Divergence between what Chilean environmental scientists and their publics think about science communication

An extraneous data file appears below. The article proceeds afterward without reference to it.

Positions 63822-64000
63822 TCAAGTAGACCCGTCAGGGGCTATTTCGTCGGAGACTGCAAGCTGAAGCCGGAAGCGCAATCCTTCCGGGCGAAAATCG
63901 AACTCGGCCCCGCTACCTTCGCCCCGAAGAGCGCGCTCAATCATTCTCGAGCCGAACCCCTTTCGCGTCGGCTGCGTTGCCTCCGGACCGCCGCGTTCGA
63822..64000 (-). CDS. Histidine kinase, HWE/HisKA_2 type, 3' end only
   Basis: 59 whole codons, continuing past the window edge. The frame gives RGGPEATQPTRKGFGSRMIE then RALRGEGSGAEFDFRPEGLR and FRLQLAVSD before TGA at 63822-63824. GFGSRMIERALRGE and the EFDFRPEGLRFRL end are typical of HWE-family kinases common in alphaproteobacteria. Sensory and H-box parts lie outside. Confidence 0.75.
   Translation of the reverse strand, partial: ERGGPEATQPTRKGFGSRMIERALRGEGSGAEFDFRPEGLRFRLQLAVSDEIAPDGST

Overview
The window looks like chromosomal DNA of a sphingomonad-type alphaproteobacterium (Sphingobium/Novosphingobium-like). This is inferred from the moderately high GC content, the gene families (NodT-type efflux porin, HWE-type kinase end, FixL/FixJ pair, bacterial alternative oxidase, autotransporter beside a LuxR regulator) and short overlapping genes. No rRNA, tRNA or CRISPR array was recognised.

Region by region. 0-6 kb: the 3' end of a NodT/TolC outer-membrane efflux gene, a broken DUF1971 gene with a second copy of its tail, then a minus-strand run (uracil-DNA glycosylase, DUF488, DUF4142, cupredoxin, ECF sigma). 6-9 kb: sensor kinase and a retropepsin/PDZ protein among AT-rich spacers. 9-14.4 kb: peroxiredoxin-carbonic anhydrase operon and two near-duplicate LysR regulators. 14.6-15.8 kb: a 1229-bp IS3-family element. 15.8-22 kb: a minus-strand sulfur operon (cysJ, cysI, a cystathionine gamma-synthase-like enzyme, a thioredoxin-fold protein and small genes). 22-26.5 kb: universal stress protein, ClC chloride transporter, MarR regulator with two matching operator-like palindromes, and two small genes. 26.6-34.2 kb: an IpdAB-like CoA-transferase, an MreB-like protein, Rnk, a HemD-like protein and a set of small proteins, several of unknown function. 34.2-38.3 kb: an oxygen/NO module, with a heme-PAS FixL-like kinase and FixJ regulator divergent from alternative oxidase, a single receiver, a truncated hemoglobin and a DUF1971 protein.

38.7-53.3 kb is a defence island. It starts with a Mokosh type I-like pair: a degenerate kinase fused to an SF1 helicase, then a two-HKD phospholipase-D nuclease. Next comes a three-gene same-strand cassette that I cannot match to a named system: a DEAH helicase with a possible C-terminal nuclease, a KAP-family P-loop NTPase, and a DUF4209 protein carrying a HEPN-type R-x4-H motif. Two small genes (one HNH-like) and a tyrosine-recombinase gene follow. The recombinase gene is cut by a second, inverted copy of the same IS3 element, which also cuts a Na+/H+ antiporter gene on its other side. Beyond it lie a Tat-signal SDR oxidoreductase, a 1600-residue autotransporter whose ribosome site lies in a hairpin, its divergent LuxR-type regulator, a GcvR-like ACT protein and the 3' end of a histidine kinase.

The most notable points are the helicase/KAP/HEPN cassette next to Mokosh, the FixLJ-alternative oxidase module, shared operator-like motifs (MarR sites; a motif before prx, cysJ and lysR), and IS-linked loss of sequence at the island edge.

Society increasingly needs citizens who can actively participate in policy decisions, many of which are crossed by scientific and technological dimensions. Strengthening scientific culture is a goal that many governments aim at by promoting actions to communicate science to the wider public. Following the Public Engagement with Science, or dialogue model, we believe that the development of science communication activities and products is not the sole province of scientists, journalists and science communication experts, and that much can be gained by including other actors in the discussion. The science communication team of the IEB-Chile conducted a study aimed at gathering the opinions of a variety of ecologists (IEB university academics and their graduate students) and publics (policy makers, NGOs, educators, local communities and industry) regarding what should be communicated, what for, to whom, and how (using which formats). In this presentation we share some of our results, highlighting the different views held by knowledge generators and the potential recipients of that knowledge. The results show a specificity of communication needs among ecologists, depending on their particular area of research. Analyzing the discourses of scientists and publics reveals a connection between the answers to the questions who to and how to communicate the results of research. We found that: a) Scientists consider policy makers and school community as the main publics to engage, b) Publics are able to identify many more different actors within each category of public than the scientists, c) Publics recognize a much wider range of formats for outreach products and activities than the scientists, and d) Publics demand less detailed information compared to the level of detail preferred by the scientists. Our results highlight the importance of building scientific culture incorporating the participation of a wide array of actors at the science and society interface.
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